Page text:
Her best moments-her first kiss (“Lisa's Date With Destiny,' Dec. 15, 1996), her conversion to vegetarianism (“Lisa the Vegetarian,' Oct. 15, 1995), her embrace of Buddhism ('She of Little Faith,' Dec. 16, 2001)-are all sweet and sincere. We appreciate her rebellion against incompetent authority, whether that means stealing all the teacher's editions with the answer keys ('Separate Vocations,' Feb. 2, 1992) or outing her corrupt congressman ('Mr. Lisa Goes to Washington,' Feb. 26, 1991). Even when she's petty or mean, like the time she sabotaged Winona Ryder's diorama ('Lisa's Rival,' Feb. 11, 1994), her integrity and overdeveloped capacity for feelings of guilt will eventually persuade her to do the right thing. She has never had a catchphrase, never dumbed down her rhetoric and certainly never garnered the same kind of merchandising dollars as other members of her clan.
Above all, she's compassionate and well-intentioned. Remember when she dashed off a valentine for poor, lonely Ralph Wiggum ('I Love Lisa,' Feb. 11, 1993) and the poor guy fell head over heels for her? She's the kid who wants to free Tibet ('I'm Spelling as Fast as I Can,' Feb. 16, 2003), who pushes recycling ('The Old Man and the Lisa,' April 20, 1997), who sponsors a Brazilian orphan ('Blame It on Lisa' March 31, 2002) and who designs her own Barbie knock-off, Lisa Lionheart ('Lisa vs. Malibu Stacy' Feb. 17, 1994) in hopes of inspiring young girls to stand up and think for themselves. Her appreciation of the arts is mocked, and long before Maude Flanders toppled off a set of bleachers in 'Alone Again, Natura-Diddly' (Feb. 13, 2000), Lisa had already been forced to deal with death when her musical mentor, Bleeding Gums Murphy, died in ''Round Springfield' (April 30, 1995).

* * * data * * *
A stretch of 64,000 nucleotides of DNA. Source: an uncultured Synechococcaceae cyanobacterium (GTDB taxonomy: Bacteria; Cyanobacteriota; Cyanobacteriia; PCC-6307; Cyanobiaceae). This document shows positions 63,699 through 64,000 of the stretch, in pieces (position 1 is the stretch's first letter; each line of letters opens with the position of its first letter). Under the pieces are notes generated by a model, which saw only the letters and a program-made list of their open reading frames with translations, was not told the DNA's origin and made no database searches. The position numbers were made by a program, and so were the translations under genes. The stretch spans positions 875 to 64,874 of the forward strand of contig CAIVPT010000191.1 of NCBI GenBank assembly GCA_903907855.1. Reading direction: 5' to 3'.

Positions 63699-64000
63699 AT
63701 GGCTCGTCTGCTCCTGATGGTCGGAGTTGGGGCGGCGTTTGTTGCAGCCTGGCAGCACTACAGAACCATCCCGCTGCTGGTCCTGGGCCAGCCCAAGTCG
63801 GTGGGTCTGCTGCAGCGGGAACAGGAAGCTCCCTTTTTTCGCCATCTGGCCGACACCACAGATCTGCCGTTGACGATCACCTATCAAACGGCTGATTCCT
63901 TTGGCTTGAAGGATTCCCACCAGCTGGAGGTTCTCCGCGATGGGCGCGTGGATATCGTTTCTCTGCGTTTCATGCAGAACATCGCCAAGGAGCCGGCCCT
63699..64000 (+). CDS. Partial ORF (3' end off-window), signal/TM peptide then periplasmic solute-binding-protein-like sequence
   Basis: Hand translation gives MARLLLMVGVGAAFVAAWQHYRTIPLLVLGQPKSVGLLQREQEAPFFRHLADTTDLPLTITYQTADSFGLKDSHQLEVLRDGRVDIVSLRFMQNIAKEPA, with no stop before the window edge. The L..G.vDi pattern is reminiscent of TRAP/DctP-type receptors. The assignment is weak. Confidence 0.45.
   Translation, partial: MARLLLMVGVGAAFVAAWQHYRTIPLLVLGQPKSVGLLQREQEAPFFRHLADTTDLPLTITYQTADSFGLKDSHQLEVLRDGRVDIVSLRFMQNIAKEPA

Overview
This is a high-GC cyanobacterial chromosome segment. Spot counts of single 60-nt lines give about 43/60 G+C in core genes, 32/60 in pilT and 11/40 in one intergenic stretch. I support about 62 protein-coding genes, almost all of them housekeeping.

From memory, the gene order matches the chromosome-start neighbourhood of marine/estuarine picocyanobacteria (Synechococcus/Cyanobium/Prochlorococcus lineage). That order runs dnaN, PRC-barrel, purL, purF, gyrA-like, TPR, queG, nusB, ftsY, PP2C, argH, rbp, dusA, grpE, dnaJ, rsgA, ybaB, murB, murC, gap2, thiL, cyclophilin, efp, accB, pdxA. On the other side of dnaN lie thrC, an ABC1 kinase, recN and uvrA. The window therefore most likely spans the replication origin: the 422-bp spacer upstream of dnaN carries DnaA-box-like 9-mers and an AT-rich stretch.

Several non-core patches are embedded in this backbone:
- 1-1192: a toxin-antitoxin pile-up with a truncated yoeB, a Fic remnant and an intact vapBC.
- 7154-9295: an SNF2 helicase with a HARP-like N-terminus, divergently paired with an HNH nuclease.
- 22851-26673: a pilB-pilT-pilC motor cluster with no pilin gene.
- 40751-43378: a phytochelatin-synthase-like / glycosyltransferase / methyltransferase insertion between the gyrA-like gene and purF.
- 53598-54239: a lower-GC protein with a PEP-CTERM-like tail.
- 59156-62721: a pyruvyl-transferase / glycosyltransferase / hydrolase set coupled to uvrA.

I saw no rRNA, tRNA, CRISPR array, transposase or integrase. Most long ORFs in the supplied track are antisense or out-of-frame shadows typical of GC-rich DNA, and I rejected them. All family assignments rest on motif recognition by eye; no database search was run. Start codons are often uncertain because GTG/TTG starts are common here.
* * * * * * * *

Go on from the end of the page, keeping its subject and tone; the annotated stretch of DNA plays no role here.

Hell, 14 years before Little Miss Sunshine cast a spotlight on children's beauty pageants, Lisa gave up her Little Miss Springfield crown ('Little Miss Springfield,' Aug. 15, 1992) because its sponsor was a cigarette company. And as she struggles through life, attempting to make the world a better place, even though she is constantly abused, ignored, picked on, insulted and made fun of, she never permanently loses her faith in her family and the rest of the world-it's happened often, but always temporarily.
When The Simpsons Movie finally comes out on Friday, July 27, it's certain that Lisa will be a part of it, but once again the spotlight will shine on Bart (who does a full-frontal scene, by the way) and Homer (who is forced to save the world from a peril born from his own stupidity). Lisa, again, will play second saxophone, forever the girl who doesn't fit in-with her family, her friends, her school. But we can all rest assured in the knowledge that if we're lucky, one day The Simpsons will be canceled, the kids will grow up, and, unlike John Edwards, Lisa will become President of the United States (whether she'll be the first woman to hold that office remains to be seen). When that happens, however far into the future it actually is-in the terrible episode 'Bart to the Future,' March 19, 2000, it happened in 2030)-at least we know we'll be in good hands.